The sudden flowering of art in this period had long fascinated historians, wondering what creative magic had begun suddenly to touch our ancestors. Why were these supposedly primitive creatures suddenly inspired to start making an art that is instantly appealing to modern humans, who recognize instinctively an aesthetic sensibility akin to our own?
All this, Bruno told himself, provided excellent material for a lighthearted and slightly teasing speech to be made at the wedding. He could talk of Horst’s lifelong fascination with the Venus figurines and the female form and his endless pursuit of perfection in the shape of Clothilde. That gave Bruno a theme that would flatter both bride and groom and refer to their common passion for prehistory. He would also suggest that this marriage of the Frenchwoman Dr. Clothilde Daumier and a German symbolized all that was best of the new Europe.
Jotting down these notes, Bruno felt a weight lift from his shoulders. He dreaded having to give speeches and as a result put so much effort into preparing them that his friends kept pestering him to speak. At least this one was now sketched out, though he knew a few hours of careful drafting still awaited him, part of a busy day ahead. He was due to give evidence before a tribunal in Sarlat at ten, so Bruno checked his appearance in the bedroom mirror, summoned Balzac from his morning patrol of the garden and was about to set off to the riding school when his phone vibrated. It was Ahmed, one of the professional firemen who led the team of mostly volunteer pompiers in St. Denis. As well as fighting fires, they also acted as the region’s emergency medical service.
“We’ve got an urgent call to Commarque, that ruined château off the road to Sarlat,” Ahmed began. “A woman, possibly dead, fallen from the cliff or the castle wall. The guy who phoned it in runs the kiosk at the entrance, said his name was Jean--Philippe Fumel, and he’ll be expecting you. Fabiola’s on call today, and she’s meeting us at the spot. Will we see you there?”
Bruno said that he would join them at the château and then called the riding school to say that duty called; he could not exercise Hector this morning. Pamela replied that she’d just heard the same news from Fabiola, and they’d expect him for the evening ride instead.
“Bisous,” she said as she hung up. It always slightly confused Bruno when Pamela used this affectionate French term, which meant “kisses.” Their affair had been over for some months, but the mutual attraction that remained reminded him that there was more than friendship between them. He had no time to think of that now. He phoned the mairie to leave a message explaining why he’d been called away. Then he thumbed through his phone’s address book to find a number for the Count of Commarque, a genial giant of a man who had for the past thirty years mounted an ambitious project of research, restoration and public education at the grandiose ruin his ancestors had built. The count, whom Bruno knew from the rugby club, deserved to know of the accident and might have some useful background to contribute. It was not long after seven in the morning, so Bruno was not surprised when there was no reply. He left a message.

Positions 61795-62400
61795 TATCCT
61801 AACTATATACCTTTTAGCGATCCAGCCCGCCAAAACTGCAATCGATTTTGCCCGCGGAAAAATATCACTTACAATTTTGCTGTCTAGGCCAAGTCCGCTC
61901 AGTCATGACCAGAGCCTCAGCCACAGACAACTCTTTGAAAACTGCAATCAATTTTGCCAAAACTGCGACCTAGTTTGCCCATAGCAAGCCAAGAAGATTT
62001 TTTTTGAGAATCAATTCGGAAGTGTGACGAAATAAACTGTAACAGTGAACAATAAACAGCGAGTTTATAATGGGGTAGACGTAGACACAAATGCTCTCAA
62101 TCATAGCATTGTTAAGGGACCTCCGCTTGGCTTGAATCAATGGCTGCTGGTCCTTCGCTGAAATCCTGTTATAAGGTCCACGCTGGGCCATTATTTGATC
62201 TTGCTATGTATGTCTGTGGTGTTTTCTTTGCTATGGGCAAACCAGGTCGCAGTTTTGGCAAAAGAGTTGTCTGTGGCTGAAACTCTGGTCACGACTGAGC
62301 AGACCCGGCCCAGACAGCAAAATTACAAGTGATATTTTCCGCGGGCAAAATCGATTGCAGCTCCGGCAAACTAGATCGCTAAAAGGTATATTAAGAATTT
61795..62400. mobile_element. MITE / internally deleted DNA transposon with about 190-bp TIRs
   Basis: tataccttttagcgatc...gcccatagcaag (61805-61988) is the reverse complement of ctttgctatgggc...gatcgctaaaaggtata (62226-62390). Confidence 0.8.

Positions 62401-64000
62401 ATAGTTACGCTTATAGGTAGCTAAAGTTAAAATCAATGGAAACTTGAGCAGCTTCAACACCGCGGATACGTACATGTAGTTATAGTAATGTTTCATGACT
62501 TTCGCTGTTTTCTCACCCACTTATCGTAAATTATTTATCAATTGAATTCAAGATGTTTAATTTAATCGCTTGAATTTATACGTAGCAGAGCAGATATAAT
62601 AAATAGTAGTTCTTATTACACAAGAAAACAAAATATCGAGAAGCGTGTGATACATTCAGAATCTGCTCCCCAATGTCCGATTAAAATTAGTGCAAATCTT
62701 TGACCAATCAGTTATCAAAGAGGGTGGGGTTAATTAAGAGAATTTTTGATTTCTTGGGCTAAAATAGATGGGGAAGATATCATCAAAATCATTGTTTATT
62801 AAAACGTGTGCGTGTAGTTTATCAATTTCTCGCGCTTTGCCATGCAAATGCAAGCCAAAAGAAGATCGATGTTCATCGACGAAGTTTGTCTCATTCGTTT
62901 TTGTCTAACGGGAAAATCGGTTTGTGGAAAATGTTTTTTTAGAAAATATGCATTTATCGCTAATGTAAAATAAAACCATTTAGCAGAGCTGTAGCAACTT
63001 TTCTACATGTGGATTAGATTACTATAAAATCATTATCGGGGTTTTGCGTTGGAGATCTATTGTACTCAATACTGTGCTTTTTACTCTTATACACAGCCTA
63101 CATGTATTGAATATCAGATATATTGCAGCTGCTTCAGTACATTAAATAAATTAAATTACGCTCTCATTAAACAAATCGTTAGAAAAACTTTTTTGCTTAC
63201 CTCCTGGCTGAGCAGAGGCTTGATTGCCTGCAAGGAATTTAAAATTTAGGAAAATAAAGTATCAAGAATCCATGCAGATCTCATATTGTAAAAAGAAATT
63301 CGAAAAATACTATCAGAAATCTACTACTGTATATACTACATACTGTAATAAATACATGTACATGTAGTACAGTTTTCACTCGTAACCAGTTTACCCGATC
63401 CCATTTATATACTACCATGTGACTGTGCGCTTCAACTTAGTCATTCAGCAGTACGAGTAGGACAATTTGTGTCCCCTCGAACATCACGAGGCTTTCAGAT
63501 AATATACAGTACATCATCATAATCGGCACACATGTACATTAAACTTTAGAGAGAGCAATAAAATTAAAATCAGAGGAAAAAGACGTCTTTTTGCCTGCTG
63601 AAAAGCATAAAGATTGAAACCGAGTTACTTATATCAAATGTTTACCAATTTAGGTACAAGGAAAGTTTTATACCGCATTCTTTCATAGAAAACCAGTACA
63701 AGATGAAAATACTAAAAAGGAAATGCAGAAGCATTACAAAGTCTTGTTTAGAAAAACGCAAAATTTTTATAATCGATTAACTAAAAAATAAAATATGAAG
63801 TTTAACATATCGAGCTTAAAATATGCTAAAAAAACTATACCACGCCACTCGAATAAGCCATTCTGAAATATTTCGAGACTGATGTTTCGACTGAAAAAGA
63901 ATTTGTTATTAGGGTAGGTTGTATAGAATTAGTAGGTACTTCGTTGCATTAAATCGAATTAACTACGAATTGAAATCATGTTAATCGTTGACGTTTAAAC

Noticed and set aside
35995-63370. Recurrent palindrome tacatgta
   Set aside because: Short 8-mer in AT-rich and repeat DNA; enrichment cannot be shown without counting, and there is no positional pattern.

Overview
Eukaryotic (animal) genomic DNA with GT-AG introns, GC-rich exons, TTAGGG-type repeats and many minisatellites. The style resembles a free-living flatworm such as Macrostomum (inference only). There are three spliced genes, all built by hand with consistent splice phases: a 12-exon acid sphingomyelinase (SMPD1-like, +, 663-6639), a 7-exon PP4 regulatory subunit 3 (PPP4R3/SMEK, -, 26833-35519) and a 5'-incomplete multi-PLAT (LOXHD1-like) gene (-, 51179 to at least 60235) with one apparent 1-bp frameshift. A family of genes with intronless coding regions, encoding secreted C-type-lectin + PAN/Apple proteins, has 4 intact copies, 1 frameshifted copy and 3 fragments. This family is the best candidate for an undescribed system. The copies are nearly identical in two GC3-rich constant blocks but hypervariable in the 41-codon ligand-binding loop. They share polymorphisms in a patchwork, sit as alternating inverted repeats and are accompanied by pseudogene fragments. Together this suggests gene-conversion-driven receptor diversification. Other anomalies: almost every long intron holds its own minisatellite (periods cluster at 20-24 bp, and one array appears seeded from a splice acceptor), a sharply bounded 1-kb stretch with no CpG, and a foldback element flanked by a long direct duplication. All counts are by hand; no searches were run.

Before he left, Bruno checked his mailbox at the end of the drive, on which he had painted pas de pub to tell the postman not to deliver the endless supermarket and other advertising brochures that would otherwise clog the box. There was a bank statement and a postcard from London showing an unimpressive modern building captioned as the police headquarters at New Scotland Yard. The message was simple: “Wish you were here instead of me. Give Balzac a big hug and a kiss from me, and a little hug for you.”
It was signed with the single initial I, which meant “Isabelle,” the woman who got away. No, Bruno thought, that wasn’t right. When she left the Périgord for a high--powered job on the staff of the minister of the interior in Paris, she had wanted him to join her. But Bruno could never see himself in some cramped apartment in Paris with no garden, where it would not be fair to keep a dog, let alone his chickens. He knew he’d lose touch with all his friends and the hunting and tennis and rugby clubs and would miss the training sessions for the schoolkids that made up so much of his life. Now Isabelle had an even--bigger job coordinating French and European antiterrorist efforts. Balzac had been her gift to him when his previous dog had been killed, and these occasional postcards from foreign capitals always seemed more about Balzac than about him. Or perhaps it was just Isabelle’s way of reminding him of what he was missing, not that he needed reminding. He sniffed the card, wondering if it were his imagination or if he really detected just a hint of her perfume. He offered the card to Balzac, who sniffed and gave a discreet but plaintive howl. Balzac missed her, too.